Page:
LONDON (Reuters) - British accountants could be required to look for fraud at companies they audit under proposals made in a government-backed review of recent corporate scandals which went undetected.
Lawmakers called for a shake-up of auditing after the collapses of construction company Carillion, retailer BHS and travel firm Thomas Cook and commissioned a review by former London Stock Exchange chairman Donald Brydon.
The main target of reforms are EY, KPMG, Deloitte and PwC, the “Big Four” that audit nearly all global blue chip companies and Brydon’s report calls for urgent reforms to increase confidence in business and prevent needless corporate failures.
These include requiring company directors to state each year what they had done to prevent and detect fraud, which auditors would then have a duty to check.
“This challenges the perception that auditors have no obligation to detect fraud,” the 138-page report said.
Brydon’s is the last of three such reviews into accounting, with the first by the Competition and Markets Authority into audit, and the second by John Kingman into regulation.
Many of their recommendations need legislation to implement and it is unclear if all of them will make it into law, with British Business Minister Andrea Leadsom saying they “will help inform our reform of audit early next year”.
Brydon’s review, using more than 120 submissions and after more than 150 stakeholder meetings, called for a redefinition of audit, reinforcing its role as a public interest function.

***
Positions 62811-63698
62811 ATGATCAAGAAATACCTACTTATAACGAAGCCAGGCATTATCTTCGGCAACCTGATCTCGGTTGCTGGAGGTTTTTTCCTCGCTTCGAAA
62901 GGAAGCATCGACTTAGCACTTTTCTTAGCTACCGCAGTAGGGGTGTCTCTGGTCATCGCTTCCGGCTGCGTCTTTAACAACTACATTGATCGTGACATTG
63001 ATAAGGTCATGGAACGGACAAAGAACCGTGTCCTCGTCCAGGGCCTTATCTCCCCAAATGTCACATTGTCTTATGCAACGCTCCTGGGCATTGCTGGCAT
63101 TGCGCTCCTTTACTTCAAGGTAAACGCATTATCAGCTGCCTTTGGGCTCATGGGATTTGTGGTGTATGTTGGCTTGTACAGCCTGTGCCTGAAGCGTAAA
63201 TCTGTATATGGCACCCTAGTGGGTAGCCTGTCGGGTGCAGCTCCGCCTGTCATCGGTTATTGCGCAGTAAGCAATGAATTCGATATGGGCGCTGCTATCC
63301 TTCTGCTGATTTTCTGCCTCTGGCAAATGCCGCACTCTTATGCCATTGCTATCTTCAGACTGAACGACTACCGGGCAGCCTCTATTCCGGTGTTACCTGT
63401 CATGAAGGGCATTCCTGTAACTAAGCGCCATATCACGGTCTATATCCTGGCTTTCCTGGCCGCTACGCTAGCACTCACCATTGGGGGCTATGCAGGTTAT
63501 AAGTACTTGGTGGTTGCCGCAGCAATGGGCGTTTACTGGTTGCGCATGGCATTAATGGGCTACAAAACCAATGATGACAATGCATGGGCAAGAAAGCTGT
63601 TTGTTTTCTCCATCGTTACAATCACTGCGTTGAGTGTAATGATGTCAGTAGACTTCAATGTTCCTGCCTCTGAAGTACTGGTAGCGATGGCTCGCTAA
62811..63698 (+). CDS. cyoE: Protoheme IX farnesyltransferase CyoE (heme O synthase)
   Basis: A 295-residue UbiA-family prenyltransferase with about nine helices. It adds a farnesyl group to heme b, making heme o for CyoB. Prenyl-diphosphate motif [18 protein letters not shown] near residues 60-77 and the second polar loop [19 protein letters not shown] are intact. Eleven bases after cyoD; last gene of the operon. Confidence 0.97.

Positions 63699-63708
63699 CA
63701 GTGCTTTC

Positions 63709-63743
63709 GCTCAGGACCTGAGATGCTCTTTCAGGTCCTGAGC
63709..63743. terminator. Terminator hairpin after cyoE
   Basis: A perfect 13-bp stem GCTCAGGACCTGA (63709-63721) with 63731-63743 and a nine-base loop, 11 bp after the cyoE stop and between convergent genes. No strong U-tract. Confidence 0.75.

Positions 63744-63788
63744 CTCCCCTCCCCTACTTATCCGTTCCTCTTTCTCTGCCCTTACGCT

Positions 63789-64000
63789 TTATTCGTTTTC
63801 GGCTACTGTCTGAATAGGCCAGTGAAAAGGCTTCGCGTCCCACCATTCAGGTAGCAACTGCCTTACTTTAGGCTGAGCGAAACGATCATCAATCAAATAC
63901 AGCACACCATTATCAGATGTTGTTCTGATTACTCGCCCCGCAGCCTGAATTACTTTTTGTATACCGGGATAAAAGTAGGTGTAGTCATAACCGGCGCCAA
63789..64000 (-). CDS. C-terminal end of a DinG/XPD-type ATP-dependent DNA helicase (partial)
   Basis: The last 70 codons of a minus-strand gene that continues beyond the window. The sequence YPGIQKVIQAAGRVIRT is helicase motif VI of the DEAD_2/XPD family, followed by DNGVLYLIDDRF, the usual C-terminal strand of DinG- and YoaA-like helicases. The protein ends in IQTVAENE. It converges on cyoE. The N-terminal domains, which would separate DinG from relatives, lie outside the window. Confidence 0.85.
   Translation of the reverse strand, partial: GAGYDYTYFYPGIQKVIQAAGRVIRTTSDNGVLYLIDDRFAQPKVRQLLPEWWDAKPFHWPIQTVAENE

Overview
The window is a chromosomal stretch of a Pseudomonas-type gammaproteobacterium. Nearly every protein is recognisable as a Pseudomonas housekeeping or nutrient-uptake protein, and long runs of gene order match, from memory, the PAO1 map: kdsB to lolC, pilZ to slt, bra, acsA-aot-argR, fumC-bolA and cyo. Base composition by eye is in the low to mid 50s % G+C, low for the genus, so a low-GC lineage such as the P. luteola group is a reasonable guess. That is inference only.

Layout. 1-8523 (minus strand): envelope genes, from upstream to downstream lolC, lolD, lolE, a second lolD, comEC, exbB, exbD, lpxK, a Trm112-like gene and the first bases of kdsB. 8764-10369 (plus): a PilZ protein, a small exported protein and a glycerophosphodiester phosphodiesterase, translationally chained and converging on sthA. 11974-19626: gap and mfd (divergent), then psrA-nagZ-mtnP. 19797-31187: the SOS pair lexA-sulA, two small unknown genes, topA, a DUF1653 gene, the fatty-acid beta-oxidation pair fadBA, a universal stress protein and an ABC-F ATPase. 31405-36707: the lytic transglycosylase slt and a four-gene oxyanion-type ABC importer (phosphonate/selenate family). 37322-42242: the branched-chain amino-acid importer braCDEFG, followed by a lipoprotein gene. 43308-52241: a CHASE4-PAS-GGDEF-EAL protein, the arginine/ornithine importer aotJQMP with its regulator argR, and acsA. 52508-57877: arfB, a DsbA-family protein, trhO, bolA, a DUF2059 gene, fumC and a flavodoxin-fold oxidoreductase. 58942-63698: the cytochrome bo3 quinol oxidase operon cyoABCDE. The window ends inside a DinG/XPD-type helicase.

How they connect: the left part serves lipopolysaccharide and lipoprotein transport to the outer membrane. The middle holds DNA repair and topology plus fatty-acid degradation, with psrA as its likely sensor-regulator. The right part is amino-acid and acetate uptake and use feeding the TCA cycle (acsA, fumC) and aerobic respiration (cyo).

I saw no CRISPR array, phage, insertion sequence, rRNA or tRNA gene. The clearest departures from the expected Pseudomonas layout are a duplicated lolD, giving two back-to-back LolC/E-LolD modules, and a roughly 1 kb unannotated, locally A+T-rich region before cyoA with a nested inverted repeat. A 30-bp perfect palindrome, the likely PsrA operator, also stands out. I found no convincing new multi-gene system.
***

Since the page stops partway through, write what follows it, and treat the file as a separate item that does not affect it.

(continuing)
“A consensus around what an audit does, and doesn’t, do and whose purpose it serves has been long overdue,” Deloitte said.
The review reiterated an obligation on auditors to be “suspicious and sceptical” in their work, with particular emphasis on detecting fraud and ensuring firms could afford proposed dividends, a lesson from the collapse of Carillion.
The Institute of Directors said the amount of dividends paid to shareholders was a controversial issue and it backed the recommendation to oversee justification of these pay-outs.
The “going concern” statement, whereby auditors sign off on a statement that a company can stay in business for the near term, should be expanded into a “resilience statement” that considers longer-term threats to solvency.
Brydon recommended that the new auditing regulator ARGA that will replace the Financial Reporting Council (FRC), should set new qualifications and that auditors undergo training in forensic accounting to meet new requirements.
The report also said auditing should extend beyond just examining financial statements to reflect the wider interests of everyone who relied on a company staying in business.
Auditors should also be prepared to be more transparent, publishing profits gained from clients and offering shareholders the chance to question them at company meetings.
Reporting by Sinead Cruise, editing by Iain Withers and Alexander Smith